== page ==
BOTTOM LINE: A solid contemporary production of Shakespeare's Othello.
“O, beware, my lord, of jealousy;
It is the green-ey'd monster, which doth mock
The meat it feeds on.”
Given the strong themes related to politics and race, Othello is an obvious choice to set in the current day. Director Cristina Lundy has placed her Othello in the age of stop-and-frisk and racial profiling. On a set that looks straight out of Spider-Man: Turn off the Dark (I mean that as a compliment), New York Shakespeare Exchange has created an excellent contemporary Othello.
By adjusting the characters’ occupations from soldiers to police officers, the production is able to draw more attention to the morality of the play, and highlight the theme of innocence and guilt. Lundy has given Iago an evidence board to track the relationships between characters as he crafts his plan. The beautiful and effective lighting by Daniel Winters, and the dark web-esque cityscape by G. Warren Stiles, both highlight this.
The company is led by the extremely capable Terence MacSweeny as Iago. Iago must be charming and have a certain magnetism that leads all of his colleagues to trust him and believe that he is honest. MacSweeny portrays this aspect of Iago with ease, and it is easy to see how he manipulates everyone.
Anna Van Valin as Desdemona is equally strong; She gives a commanding yet vulnerable performance, and it is easy to see why everyone is attracted to Desdemona. Van Valin, along with Carey Van Driest as Emilia, bring the play to its emotional close with ease. In what is usually a feast for the male actors, the ladies take over the show in the second half, stealing the show from the men. They give well-crafted, fierce performances of these famous Shakespearean women, drawing attention to the importance of jealousy. We should look forward to great things in the future from both.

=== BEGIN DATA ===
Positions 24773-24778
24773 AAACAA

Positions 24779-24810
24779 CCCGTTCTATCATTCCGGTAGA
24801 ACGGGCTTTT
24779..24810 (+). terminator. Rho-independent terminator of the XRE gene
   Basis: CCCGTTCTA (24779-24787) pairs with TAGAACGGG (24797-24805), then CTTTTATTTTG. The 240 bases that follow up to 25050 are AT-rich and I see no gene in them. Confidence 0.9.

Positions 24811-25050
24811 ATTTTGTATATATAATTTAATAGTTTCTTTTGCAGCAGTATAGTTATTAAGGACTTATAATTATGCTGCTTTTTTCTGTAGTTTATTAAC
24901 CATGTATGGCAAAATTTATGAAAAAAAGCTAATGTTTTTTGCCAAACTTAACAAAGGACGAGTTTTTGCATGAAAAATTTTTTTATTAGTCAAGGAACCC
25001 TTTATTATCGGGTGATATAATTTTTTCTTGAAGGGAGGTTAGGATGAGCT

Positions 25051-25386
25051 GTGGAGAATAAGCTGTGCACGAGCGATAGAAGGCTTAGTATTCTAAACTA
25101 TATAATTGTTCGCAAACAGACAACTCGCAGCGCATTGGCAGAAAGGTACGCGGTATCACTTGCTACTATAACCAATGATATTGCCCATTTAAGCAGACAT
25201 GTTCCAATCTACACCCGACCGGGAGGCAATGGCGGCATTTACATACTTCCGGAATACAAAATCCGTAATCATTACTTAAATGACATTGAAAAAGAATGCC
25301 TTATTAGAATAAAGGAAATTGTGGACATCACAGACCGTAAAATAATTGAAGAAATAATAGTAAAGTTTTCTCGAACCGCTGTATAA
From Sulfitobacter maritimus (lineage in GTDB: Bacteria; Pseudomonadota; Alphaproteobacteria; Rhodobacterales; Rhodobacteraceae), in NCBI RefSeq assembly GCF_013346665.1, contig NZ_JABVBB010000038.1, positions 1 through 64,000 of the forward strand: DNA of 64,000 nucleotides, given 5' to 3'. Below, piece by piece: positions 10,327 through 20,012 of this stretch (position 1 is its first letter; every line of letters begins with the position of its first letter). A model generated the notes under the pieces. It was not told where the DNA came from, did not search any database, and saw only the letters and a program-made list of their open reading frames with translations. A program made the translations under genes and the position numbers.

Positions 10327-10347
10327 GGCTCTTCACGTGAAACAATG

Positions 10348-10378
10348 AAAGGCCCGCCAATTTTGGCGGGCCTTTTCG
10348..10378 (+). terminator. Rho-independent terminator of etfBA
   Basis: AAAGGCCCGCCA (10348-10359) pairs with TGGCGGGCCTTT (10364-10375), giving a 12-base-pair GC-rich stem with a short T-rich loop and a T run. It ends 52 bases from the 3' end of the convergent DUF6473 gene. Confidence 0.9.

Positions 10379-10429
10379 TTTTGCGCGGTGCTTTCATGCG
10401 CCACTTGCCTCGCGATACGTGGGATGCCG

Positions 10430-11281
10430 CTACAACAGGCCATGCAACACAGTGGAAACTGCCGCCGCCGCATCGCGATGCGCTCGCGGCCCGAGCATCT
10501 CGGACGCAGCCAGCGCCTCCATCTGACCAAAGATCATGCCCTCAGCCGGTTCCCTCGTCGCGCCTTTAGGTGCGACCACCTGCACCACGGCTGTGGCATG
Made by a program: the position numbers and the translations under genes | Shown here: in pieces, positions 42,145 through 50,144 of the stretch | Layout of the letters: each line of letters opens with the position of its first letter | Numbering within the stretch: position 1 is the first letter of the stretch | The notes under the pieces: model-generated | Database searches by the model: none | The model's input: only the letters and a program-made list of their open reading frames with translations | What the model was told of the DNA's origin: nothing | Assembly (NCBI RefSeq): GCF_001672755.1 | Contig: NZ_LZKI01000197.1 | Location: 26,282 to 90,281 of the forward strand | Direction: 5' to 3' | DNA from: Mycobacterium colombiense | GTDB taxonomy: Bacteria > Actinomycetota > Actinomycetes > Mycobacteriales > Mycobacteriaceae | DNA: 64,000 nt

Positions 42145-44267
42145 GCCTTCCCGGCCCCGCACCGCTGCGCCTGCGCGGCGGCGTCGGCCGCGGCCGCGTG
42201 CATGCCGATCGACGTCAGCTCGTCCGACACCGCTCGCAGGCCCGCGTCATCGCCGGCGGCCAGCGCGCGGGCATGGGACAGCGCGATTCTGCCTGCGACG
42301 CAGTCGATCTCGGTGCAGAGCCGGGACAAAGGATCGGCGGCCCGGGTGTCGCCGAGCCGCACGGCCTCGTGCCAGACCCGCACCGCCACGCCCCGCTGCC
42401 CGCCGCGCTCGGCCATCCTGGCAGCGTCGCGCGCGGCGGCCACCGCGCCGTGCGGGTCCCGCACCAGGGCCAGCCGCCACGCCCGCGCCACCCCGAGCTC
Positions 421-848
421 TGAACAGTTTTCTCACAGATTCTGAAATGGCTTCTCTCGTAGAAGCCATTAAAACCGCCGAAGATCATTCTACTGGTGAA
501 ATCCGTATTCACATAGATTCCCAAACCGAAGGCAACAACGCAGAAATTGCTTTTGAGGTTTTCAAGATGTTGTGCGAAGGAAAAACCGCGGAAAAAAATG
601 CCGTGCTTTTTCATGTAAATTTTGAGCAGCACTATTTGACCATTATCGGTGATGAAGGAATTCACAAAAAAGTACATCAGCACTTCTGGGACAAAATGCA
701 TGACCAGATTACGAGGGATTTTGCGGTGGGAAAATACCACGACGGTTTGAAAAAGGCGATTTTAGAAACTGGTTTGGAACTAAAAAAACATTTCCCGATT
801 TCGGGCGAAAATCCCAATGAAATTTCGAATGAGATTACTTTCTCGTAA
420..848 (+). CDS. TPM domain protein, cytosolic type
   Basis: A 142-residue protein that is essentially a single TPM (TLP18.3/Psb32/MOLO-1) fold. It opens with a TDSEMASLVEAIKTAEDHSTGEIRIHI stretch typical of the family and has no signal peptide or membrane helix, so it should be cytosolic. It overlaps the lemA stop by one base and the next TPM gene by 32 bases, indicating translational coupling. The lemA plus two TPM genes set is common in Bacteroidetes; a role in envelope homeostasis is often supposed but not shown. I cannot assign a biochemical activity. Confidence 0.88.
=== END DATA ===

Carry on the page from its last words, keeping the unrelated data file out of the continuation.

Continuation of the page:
Keldrick Crowder is a good Othello overall, yet his performance of some of the monologues veers towards being too melodramatic. Additionally, I would have liked to see him work up to the frenzied paranoia that Othello has about Desdemona and the “affair” by the final act, rather than seeming to start from that level of paranoia and plateau.
Additional strong supporting performances came from David Price as Roderigo, Josh Jeffers as Cassio, and Katherine Puma as the Duke of Venice. Additionally, the music of composer Shane Parks is nicely used to set the atmosphere.
Placing the play in a police station mostly works to the advantage of the production, though it is a little confusing when Othello comes home from “war” as a captain and not a solider. The action is well staged around the set, with the exception of several characters using the wooden platforms as pulpits for monologues, which may draw audience members out of the action as it did for me.
Overall, I found this production of Othello to be solid and enjoyable, due largely to the direction and adaptation by Cristina Lundy and the dramaturgical work by Maria Mytilinaki. The production successfully placed a contemporary lens to Othello and I would recommend this production to anyone.
(Othello plays at the Hudson Guild Theater, 441 West 26th Street, between 9th and 10th Avenues, through November 2, 2013. Performances are Tuesday at 7 PM, and Wednesday through Saturday at 8 PM. There is an added performance on Sunday October 27 at 2 PM. Tickets are $18 and can be purchased at brownpapertickets.com. For more information, visit www.shakespeareexchange.org.)